Example: Consider the initial value problem for the linear equation

$\frac{{\text d}y}{{\text d}x} = x\,y - x^2 , \qquad y(0) = 1.$
The results of applying Euler's rule with h = 0.1
n xn yn Exact solution Absolute error
1 0.1
2 0.2
3 0.3
4 0.4
5 0.5
6 0.6
7 0.7
8 0.8
9 0.9
10 1.0
■

Example: Consider the initial value problem for the logistic equation

$\frac{{\text d}y}{{\text d}t} = y\left( 3 - y \right) , \qquad y(0) = 1.$
The results of applying Euler's rule with h = 0.1
n xn yn Exact solution Absolute error
1 0.1
2 0.2
3 0.3
4 0.4
5 0.5
6 0.6
7 0.7
8 0.8
9 0.9
10 1.0
■

Example: Consider the initial value problem $$y'= 1/(3x-2y+1),\quad y(0)=0$$

The results of applying Euler's rule with h = 0.1
n xn yn Exact solution Absolute error
1 0.1
2 0.2
3 0.3
4 0.4
5 0.5
6 0.6
7 0.7
8 0.8
9 0.9
10 1.0
■

Example: Consider the following initial value problem:

$y' = y^3 - 3\,t , \qquad y(0) =1 .$
Here is the Mathematica code that solve this problem:
y = 1.;        (* initial condition *)
h = 0.1;          (* step size *)
t = 0.;        (* starting value of the independent value *)
M = Round[0.5/h];       (* number of points to reach the final destination, in our case it is 0.5    *)
toler = h;      (* define the tolerance *)
Do[
t[n + 1] = t[n] + h;
eqn = (z == y[n] + h (z^3 - 3 t[n + 1]) );
ans = z /. NSolve[eqn, z, Reals];
indlist = {};
toler = h;
While[ Length[indlist] == 0,
toler = toler*2.;
indlist = Flatten[Position[Map[(Abs[y[n] - #] < toler) &, ans], True]];
];
ind = indlist[];
y[n + 1] = ans[[ind]];
, {n, 0, M}]

Then we plot the solution:
ListPlot[Table[{t[n], y[n]}, {n, 0, M}], PlotStyle->PointSize[0.025]]
y[M]
t[M] The results of applying Euler's rule with h = 0.1
n xn yn Exact solution Absolute error
1 0.1
2 0.2
3 0.3
4 0.4
5 0.5
6 0.6
7 0.7
8 0.8
9 0.9
10 1.0
■

Central Difference Scheme

However, this is not the only approximation possible, one may consider the central difference:
$y' (x_n ) \approx \frac{y_{n+1} - y_{n-1}}{2h} ,$
which usually gives a more accurate approximation. Using central difference, we get a two-step approximation:
$y_{n+1} = y_{n-1} + 2h\, f\left( x_n , y_n \right) , \qquad n=1,2,\ldots ,$
which requires two starting points to solve this recurrence of second order. So one can use standard Euler rule to determine y1: $$y_1 = y_0 + h\, f\left( x_0 , y_0 \right) .$$ However, this numerical algorithm may produce instability and we may observe a numerical solution that is different from the true solution. Such solution is called a "ghost solution." This phenomenon is caused by roundoff errors.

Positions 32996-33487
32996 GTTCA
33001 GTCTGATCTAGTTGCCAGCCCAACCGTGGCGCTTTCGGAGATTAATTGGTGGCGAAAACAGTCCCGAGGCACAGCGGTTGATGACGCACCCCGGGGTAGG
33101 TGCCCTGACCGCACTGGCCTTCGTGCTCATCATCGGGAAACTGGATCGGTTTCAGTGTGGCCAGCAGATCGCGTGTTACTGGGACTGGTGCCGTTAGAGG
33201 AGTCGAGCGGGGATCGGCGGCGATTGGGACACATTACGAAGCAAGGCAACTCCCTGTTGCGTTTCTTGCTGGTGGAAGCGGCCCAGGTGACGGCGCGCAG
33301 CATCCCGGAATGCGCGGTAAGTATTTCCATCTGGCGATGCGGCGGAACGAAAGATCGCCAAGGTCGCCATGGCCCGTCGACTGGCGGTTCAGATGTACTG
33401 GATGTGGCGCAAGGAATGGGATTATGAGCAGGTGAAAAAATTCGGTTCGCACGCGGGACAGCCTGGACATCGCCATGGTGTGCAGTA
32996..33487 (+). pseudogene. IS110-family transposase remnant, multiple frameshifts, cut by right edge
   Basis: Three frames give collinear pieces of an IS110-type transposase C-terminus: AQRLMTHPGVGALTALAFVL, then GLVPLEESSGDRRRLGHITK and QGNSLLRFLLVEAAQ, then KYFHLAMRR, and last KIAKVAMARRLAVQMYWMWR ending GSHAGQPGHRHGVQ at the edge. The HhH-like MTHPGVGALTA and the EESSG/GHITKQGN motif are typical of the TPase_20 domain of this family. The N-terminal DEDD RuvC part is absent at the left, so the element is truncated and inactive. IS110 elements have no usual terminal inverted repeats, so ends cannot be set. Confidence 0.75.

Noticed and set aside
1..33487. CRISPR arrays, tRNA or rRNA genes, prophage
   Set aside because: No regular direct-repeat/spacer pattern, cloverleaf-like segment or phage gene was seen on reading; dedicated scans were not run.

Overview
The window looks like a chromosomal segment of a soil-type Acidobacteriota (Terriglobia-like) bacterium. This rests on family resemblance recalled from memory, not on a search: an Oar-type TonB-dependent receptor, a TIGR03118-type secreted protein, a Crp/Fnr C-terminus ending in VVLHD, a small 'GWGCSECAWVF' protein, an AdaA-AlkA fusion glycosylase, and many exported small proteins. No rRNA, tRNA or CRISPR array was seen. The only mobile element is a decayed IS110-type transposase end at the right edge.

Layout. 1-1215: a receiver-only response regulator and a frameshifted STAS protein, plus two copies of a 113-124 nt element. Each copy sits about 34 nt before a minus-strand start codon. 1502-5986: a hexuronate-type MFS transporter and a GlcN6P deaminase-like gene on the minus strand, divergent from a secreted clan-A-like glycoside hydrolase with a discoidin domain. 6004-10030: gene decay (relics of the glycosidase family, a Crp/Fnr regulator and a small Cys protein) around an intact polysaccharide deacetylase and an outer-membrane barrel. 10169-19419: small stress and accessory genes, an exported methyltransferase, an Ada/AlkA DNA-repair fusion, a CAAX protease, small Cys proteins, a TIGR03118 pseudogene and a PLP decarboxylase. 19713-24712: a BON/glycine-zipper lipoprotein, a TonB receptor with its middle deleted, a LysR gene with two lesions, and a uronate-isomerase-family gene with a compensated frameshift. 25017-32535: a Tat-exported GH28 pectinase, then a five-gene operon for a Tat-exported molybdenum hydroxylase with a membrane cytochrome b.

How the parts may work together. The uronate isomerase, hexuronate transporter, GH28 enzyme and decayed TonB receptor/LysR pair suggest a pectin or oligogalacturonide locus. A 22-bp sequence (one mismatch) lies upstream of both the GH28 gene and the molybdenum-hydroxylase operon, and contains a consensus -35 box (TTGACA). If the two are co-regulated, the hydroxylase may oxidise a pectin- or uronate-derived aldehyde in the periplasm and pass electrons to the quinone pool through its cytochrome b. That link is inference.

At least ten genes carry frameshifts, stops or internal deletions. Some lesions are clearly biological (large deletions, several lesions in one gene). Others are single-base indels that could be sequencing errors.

Example: We consider the following initial value problem for the Riccati equation

$y' = y^2 - x^2 , \qquad y(0) = 1/2 .$
The results of applying Euler's rule with h = 0.1
n xn yn Exact solution Absolute error
1 0.1
2 0.2
3 0.3
4 0.4
5 0.5
6 0.6
7 0.7
8 0.8
9 0.9
10 1.0
■

Nonstandard Euler Methods

Let ϕ be a real-valued function on ℝ that satisfies the property:

$\phi (h) = h + O\left( h^2 \right) \qquad\mbox{and} \qquad 0 < \phi(h) < 1 \quad\mbox{for all positive h}.$
There exists a variety of functions φ that satisfy the above condition, e.g., $$\phi (h) = 1 - e^{-h} \quad \Longrightarrow \quad \phi (hq)/q = \left( 1- e^{-hq} \right) /q .$$ Then the following nonstandard schemes are stable:
• nonstandard explicit Euler method given by
$\frac{y_{k+1} - y_k}{\phi (hq)/q} = f(y_k ), \qquad y_0 = y(0), \quad k=0,1,2,\ldots .$
• nonstandard implicit Euler method given by
$\frac{y_{k+1} - y_k}{\phi (hq)/q} = f(y_{k+1} ), \qquad y_0 = y(0), \quad k=0,1,2,\ldots .$

Example: Consider the initial value problem

$y' = 50\,x - 50\,y -1, \qquad y(0) = 1.$
The solution of this problem is
DSolve[{y'[x] == 50*x - 50*y [x] - 1, y == 1}, y, x]
$y(x) = \frac{26}{25}\, e^{-50\,x} - \frac{1}{25} + x .$
The results of applying forward Euler's rule with h = 0.1
n xn yn Exact solution Absolute error
1 0.1
2 0.2
3 0.3
4 0.4
5 0.5
6 0.6
7 0.7
8 0.8
9 0.9
10 1.0
The results of applying backward Euler's rule with h = 0.1
n xn yn Exact solution Absolute error
1 0.1
2 0.2
3 0.3
4 0.4
5 0.5
6 0.6
7 0.7
8 0.8
9 0.9
10 1.0
The results of applying nonstandard scheme with h = 0.1
n xn yn Exact solution Absolute error
1 0.1
2 0.2
3 0.3
4 0.4
5 0.5
6 0.6
7 0.7
8 0.8
9 0.9
10 1.0